To the future, it is our intention to take our fight to Europe, but we must first wait for the law to come in and to show harm. I don’t see an issue with that since in 2014, there were no convictions for “sex trafficking” whatsoever and over 70 instances of violence against sex workers. Similarly in ROI, we may need to take a Supreme Court challenge if the law comes in. Minister for Justice, Frances Fitzgerald made it clear that “sending” out a message is more important that sex workers’ safety. In the last two weeks in ROI, there has been a rape of a sex worker and two separate vicious assaults . In one case it’s not clear if the woman concerned will walk again. Those stories never even made the press. If that was a member of the Women’s Institute, you’d never hear the end of it.

Looking to the future, at SWAI our vision for NI is a decriminalised industry which puts harm reduction and the safety of sex workers above anyone’s career. Even prior to the forthcoming further legal change, we are not permitted to work together for safety. I can’t think of any other occupation which compels a woman to work on her own. You wouldn’t ask an A & E nurse to do a Friday night shift on her own, so don’t ask us. In compelling us to work alone, legislators are sending out a message that they don’t care about us, in spite of being the first ones to deem us “vulnerable victims”. They’re also positioning us as sitting ducks for violent attacks.

Decriminalisation effectively means the removal of all criminal prohibitions and penalties on sex work and there are many advantages to that –

1) respect for our human rights and dignity increases

2) reduction in incidences of violence towards us

3) increases our access to justice

4) increases our access to support services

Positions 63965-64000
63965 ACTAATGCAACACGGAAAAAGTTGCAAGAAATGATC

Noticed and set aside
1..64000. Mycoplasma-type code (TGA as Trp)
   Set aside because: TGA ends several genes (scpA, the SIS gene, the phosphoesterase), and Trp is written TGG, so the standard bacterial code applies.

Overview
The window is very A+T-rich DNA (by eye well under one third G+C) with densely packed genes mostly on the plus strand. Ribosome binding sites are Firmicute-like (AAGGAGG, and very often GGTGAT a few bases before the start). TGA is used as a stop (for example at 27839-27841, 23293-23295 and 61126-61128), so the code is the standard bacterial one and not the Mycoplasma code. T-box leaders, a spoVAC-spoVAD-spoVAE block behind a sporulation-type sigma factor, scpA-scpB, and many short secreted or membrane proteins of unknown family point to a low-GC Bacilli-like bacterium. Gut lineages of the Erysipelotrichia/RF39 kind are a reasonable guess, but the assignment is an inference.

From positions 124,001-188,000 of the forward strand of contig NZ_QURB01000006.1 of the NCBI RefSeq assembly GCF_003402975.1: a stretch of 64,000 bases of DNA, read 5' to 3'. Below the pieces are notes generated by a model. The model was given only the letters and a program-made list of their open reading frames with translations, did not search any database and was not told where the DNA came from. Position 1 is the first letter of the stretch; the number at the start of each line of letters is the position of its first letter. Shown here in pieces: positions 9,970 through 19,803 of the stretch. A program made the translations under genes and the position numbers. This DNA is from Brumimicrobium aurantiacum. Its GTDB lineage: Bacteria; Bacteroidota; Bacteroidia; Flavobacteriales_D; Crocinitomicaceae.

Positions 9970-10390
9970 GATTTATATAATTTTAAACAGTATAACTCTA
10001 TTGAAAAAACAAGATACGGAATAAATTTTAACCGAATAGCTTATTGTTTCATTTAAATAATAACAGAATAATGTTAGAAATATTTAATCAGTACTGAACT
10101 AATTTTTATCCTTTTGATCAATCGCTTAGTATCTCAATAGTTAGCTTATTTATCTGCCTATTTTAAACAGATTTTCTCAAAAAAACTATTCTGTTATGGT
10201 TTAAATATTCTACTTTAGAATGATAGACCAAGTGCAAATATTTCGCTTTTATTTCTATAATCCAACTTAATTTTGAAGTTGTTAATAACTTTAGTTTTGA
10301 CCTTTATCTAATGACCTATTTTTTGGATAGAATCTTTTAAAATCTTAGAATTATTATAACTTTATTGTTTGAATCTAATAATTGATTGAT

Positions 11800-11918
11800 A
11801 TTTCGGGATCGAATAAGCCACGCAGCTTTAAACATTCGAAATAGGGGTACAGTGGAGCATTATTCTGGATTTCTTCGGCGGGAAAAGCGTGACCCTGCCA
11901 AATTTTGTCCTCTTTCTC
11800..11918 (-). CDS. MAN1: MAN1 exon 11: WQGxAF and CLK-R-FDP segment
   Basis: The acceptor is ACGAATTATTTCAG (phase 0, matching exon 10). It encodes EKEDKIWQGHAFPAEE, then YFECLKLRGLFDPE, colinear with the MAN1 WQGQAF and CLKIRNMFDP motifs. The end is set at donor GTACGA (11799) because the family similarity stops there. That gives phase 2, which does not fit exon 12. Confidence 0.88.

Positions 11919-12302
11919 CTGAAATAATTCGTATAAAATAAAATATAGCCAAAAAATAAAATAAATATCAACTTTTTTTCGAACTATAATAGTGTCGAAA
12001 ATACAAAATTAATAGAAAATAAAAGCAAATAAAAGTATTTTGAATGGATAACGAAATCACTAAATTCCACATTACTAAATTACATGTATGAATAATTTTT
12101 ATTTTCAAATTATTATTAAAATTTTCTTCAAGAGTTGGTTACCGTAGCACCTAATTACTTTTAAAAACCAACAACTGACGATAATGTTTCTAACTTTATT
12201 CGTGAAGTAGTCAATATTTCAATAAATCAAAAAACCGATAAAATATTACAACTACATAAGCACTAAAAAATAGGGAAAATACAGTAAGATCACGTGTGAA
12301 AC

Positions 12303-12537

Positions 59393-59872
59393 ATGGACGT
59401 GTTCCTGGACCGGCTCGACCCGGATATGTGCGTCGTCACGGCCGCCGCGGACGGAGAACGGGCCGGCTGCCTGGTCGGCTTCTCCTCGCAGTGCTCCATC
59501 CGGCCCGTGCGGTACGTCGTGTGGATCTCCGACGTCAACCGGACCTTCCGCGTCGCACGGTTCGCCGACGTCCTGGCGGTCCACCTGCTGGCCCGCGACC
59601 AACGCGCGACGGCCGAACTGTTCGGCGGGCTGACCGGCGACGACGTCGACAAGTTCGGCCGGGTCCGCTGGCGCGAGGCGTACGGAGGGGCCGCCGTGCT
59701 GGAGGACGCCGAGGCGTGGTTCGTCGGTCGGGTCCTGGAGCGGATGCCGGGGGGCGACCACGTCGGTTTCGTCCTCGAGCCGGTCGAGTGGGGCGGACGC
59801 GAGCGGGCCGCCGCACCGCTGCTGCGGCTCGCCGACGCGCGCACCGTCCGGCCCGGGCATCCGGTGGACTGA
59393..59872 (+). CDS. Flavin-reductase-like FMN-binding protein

5) promotes safer working conditions for us

6) challenges stigma and discrimination

7) reduces health risks, including HIV

8) facilitates better working relationship with police = better reporting of real trafficking

9)Failure to listen to the needs, lived experiences and recommendations of sex workers leads to bad policy making. After all, we are experts on our own lives and industry.

I remember when the 1993 Act came in, in ROI. Up until then we had an amazing relationship with the Gardai, we knew they were looking out for us. It was coming up to Christmas and in the red light district, it was standing room only. The women were out to make money to buy their children toys from Santa. We knew what was coming and the rates of violence rocketed. The body of Sinead Kelly was found by the canal, she was 21. Belinda Pereira was bludgeoned to death in a Dublin apartment, working for the same agency many of us had. It could have been any one of us.

Y’see, I was a law student back then, and those women, those who didn’t have the money for toys, asked me to help them. I couldn’t do anything about it then, but I’m damned if I’ll give up on them now.

LL xx

Martin Ward
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One thought on “A Laura Lee Speech to the UKNSWP Conference on Criminalisation”

  1. Super article and speech, this is the worst attack on human rights I have ever heard, simple quick fix solutions that are unenforceable and barbaric for all concerned. I feel so threatened and offended that such a law could even be contemplated, paying for sex should have been legalised years ago. Prohibition does not work, ask the Americans, abould banning alcohol in the 1920s, looks great on paper but in reality ‘madness’, that is what this “swedish model” proposes. Can you imagine being branded a criminal for seeing an escort, what a mad world this is?? Lets ban cigarettes, alcohol, porn, fatty foods, sugar as well….go the whole hog….nonsense